An up-to-now untested variation to using a degenerate C/T is to use totally degenerate bases (N) at CpG cytosine (guanine in the reverse primer) positions. At the lowest annealing temperature (58 °C), there was no major bias in either direction. As the annealing temperature increased, the degree of overestimation of DNA methylation increased, especially for CDKN2B (Fig. 2). This increase was similar but less than that seen with the Y-degenerate primers. Thus, although these primers have an inherent bias towards methylated templates, it can be minimised with lower annealing temperatures (Fig. 2).
The primer sets that contained mismatches at the variable sites had a poor amplification efficiency. The addition of an extra five cycles to the PCR protocol was required to generate enough PCR product to enable bisulfite pyrosequencing. For DAPK1, there was minimal variation in results across the range of annealing temperatures and the accuracy was close, with a minor overestimation for the 25% control that is almost within the error range for bisulfite pyrosequencing. However, DNA methylation was underestimated across all conditions for CDKN2B (Fig. 2), the only instance of underestimation for any homogeneous DNA methylation. The CDKN2B assay also required a 4 °C drop across the series of annealing temperatures for successful amplification.
The CDKN2B primers with abasic sites at the variable sites failed to amplify any product at all, so the forward and reverse primers were tested individually with the corresponding cytosine (forward)- or guanosine (reverse)-containing primer as the other primer, in order to determine which primer was responsible for the failure. The forward primer with the abasic site successfully amplified the DNA with the guanosine-containing reverse primer. The reverse primer with abasic sites failed with the C-containing forward primer, indicating that the central abasic site is close enough to the 3′ end of the primer to interfere with PCR. No further testing was done for these CDKN2B primers.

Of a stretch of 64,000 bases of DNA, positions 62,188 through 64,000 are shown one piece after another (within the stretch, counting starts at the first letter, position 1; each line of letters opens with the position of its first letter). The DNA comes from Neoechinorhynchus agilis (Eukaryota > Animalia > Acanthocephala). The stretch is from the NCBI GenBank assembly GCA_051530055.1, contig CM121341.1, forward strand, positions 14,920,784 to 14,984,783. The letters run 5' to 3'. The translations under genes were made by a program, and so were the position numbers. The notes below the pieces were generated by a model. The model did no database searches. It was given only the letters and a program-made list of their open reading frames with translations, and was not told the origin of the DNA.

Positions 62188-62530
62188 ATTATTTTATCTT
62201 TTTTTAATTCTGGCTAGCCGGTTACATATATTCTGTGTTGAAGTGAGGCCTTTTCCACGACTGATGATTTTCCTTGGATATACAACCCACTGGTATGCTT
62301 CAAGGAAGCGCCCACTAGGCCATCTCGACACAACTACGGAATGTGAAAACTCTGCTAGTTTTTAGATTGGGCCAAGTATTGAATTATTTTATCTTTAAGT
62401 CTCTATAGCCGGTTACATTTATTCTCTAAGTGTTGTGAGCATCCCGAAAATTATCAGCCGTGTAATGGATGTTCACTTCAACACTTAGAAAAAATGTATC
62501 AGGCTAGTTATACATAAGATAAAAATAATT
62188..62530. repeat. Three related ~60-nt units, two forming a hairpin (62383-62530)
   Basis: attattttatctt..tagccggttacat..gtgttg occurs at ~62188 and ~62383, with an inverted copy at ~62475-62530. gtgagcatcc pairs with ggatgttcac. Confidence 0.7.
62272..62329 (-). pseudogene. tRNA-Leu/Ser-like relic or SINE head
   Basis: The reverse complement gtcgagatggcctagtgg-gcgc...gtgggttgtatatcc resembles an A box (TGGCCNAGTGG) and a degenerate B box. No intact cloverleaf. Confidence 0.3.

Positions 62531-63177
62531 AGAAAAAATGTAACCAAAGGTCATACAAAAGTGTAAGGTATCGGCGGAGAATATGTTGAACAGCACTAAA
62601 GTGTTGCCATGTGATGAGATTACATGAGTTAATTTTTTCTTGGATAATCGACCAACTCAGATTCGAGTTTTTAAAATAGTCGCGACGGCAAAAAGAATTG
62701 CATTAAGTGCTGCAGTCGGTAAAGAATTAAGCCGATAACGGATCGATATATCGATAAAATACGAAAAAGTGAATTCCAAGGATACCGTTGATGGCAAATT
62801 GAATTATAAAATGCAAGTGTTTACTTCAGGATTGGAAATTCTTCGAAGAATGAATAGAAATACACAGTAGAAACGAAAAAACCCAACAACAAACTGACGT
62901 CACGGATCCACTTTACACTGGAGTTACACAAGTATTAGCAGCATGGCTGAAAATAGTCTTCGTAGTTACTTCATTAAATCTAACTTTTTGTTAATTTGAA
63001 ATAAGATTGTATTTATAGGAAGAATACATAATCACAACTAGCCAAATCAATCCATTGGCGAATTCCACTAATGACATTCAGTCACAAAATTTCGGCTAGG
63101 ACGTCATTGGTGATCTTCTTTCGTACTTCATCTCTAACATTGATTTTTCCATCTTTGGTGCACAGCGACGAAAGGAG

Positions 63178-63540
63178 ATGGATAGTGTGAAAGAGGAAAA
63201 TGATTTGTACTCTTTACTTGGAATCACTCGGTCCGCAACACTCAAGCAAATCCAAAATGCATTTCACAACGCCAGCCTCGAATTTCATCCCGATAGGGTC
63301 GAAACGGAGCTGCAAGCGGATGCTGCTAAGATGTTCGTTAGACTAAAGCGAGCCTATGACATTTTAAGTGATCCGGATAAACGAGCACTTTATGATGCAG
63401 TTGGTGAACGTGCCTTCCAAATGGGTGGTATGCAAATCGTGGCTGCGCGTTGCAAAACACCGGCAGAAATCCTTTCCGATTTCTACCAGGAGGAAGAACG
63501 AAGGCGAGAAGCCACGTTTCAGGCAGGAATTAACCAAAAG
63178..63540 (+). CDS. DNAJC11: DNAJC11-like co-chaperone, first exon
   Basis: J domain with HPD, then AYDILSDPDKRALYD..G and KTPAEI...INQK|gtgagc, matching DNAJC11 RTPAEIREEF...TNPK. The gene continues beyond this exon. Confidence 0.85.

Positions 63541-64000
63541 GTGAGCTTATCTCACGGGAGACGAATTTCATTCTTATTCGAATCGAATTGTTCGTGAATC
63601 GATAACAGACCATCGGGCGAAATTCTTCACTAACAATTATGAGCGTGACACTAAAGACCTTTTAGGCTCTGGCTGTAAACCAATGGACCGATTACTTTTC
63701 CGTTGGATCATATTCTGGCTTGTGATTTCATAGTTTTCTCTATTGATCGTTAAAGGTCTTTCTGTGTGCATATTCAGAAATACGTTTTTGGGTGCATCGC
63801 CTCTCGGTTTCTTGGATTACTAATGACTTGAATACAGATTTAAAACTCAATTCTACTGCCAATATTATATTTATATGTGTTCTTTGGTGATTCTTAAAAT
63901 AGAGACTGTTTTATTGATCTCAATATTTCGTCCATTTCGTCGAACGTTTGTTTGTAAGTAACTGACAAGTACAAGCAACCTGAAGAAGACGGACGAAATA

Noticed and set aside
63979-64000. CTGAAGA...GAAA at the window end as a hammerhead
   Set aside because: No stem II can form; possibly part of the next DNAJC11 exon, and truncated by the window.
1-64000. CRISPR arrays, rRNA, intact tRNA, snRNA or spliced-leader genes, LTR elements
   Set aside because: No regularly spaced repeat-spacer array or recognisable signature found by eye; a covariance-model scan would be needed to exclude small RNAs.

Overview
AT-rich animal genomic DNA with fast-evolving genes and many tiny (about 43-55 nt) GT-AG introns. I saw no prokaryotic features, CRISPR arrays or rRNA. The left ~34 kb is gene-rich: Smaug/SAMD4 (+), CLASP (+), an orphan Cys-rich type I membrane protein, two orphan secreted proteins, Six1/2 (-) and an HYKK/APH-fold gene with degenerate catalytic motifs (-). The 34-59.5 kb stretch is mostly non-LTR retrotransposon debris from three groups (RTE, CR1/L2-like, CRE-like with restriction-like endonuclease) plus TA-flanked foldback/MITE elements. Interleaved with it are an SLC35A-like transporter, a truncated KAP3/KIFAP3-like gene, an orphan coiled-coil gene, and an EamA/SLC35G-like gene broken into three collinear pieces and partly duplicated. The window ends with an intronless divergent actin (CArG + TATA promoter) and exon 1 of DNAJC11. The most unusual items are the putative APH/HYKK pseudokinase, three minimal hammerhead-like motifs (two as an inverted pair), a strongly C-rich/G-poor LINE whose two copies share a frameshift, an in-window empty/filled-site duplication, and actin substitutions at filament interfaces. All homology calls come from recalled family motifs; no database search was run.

Amplification at DAPK1 for the primers with abasic sites remained largely annealing temperature independent within the error range of bisulfite pyrosequencing. The 50% methylation standard measurements were accurate at all temperatures. At the highest annealing temperature, however, there was significant overestimation of DNA methylation for the 25% methylated standard. This result was reproducible for all replicates performed.